Drugs: new twist in bid to seize assets

2012-04-17 00:00

STATE witnesses in the hearing of an application to seize Pietermaritzburg businesswoman Joyce Komane’s property changed their statements yesterday.

Komane was convicted and sentenced for racketeering, drug dealing, money laundering and forgery, and sentenced to 18 years’ imprisonment by the Pietermaritzburg Regional Court.

She appealed the conviction and sentence before high court judges of appeal Anton van Zyl and Jerome Mnguni, who found that the state had failed to establish her guilt as a matter of certainty.

Her friend, Ramjini Chetty, was sentenced to 24 years‘ jail for heading a drug syndicate, and two drug runners, Surychand Maharaj and Bongi Dlamini, were sentenced to 12 years’ imprisonment.

The state made an application in the high court to seize Komane’s properties, which include a flat, a house in Pelham and five cars, including a BMW and an Audi, and her R40 000 bail money on the basis that they were the proceeds of crime from her involvement in the drug trade.

Advocate Fanie Slabbert said Komane had other sources of income as she had a butchery, a garage and a boutique.

State advocate Mike Govindsamy led evidence by a state witness, Lucky Gordon, the first person to win the lottery in Pietermaritzburg, who is confined to a wheelchair. He testified in court that he and Komane had been friends for years, but that he did not receive drugs from her. However, in his affidavit he had said he had received drugs from Komane.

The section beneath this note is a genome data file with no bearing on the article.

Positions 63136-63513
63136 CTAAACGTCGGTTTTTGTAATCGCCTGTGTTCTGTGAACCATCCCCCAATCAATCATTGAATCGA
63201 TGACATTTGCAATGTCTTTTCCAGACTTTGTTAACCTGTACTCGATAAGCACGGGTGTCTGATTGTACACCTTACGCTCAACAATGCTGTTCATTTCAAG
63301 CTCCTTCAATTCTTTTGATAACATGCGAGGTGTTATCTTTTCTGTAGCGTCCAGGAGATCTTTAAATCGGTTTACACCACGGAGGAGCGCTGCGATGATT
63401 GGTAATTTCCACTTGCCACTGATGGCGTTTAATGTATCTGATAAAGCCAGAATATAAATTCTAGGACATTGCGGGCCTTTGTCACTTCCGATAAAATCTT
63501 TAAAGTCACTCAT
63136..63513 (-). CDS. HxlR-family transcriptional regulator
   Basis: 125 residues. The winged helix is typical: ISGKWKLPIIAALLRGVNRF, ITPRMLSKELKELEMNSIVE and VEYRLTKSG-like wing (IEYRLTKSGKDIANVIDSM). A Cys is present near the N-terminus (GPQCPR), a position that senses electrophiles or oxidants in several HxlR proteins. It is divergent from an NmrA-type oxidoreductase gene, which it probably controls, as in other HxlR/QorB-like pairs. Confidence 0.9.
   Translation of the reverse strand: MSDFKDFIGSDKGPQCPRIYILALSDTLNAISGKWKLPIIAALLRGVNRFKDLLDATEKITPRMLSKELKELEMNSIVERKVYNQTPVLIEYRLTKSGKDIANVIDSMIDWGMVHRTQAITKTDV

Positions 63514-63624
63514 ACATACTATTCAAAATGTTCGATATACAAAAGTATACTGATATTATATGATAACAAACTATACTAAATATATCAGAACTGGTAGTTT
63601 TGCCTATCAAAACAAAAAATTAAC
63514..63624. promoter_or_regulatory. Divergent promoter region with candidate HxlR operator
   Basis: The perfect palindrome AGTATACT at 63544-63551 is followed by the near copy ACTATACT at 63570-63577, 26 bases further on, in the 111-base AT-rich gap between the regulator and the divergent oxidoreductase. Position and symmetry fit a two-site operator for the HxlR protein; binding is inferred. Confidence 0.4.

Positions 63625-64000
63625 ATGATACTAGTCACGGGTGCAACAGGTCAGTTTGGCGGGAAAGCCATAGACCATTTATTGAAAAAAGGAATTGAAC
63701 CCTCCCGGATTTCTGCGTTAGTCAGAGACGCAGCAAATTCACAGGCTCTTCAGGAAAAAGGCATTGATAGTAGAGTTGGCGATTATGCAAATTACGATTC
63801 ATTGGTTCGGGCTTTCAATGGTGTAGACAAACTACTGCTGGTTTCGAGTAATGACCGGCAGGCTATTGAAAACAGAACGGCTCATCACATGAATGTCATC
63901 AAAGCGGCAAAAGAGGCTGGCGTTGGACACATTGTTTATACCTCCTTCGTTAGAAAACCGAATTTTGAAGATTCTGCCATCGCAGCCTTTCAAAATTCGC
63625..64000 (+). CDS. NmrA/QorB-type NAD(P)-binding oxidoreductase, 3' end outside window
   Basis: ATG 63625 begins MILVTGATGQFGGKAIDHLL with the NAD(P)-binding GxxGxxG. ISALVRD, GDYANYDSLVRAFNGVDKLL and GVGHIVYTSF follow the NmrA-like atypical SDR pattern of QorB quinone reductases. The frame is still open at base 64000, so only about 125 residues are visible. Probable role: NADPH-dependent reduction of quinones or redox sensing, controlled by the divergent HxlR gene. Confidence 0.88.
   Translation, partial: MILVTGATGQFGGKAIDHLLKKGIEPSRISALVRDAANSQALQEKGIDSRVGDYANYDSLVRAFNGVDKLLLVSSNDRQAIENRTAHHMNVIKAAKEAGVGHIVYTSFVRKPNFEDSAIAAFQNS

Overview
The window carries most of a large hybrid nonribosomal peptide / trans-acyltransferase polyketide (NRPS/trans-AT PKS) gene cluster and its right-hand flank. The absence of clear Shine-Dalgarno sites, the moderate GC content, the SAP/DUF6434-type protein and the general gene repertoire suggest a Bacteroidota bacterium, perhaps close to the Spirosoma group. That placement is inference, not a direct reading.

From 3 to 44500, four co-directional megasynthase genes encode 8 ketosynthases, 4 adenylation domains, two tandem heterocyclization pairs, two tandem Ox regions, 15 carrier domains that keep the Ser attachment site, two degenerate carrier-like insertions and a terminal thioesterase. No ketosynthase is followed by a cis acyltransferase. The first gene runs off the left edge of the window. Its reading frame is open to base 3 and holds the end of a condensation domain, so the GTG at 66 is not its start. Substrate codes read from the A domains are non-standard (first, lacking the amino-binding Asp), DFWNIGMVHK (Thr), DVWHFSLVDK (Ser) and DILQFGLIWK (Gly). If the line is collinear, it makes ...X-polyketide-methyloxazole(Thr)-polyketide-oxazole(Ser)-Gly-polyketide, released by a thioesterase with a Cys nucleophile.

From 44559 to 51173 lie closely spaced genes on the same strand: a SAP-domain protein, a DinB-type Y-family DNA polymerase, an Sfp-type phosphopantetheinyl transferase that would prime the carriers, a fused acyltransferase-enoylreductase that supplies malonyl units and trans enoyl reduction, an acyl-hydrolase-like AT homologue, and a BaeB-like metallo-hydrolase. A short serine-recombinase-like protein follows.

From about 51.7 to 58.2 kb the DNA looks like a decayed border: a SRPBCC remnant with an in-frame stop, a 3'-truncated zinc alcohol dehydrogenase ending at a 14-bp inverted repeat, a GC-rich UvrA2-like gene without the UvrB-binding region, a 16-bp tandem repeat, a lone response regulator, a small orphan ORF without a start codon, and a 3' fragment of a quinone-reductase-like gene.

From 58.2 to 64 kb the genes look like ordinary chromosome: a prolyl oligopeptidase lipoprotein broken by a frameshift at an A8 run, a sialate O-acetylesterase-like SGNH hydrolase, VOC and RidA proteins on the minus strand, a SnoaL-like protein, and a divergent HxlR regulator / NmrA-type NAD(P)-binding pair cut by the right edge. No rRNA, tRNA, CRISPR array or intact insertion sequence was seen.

Gordon has a previous conviction for drug dealing.

When asked about the contradictory statements, he said he made the affidavit to please the officers who had taken the affidavit. He denied telling them that Komane was his supplier, saying his supplier was Eric Terry of Woodlands.

Komane’s former employee, Sindisiwe Makhwashu, who worked in Komane’s boutique, also changed her evidence on the witness stand, saying police did not write what she had said but “selectively wrote the things they wanted”.

In her affidavit she stated that the business was making R4 000 a month, but in oral evidence yesterday she said it was making between R10 000 and R15 000 a week.

High court Judge Rishi Seegobin said the affidavit showed that the business was not doing well, and the witness had said there was a break-in there which the police did not include in the statement.

The hearing continues.

• mlondi.radebe@witness.co.za

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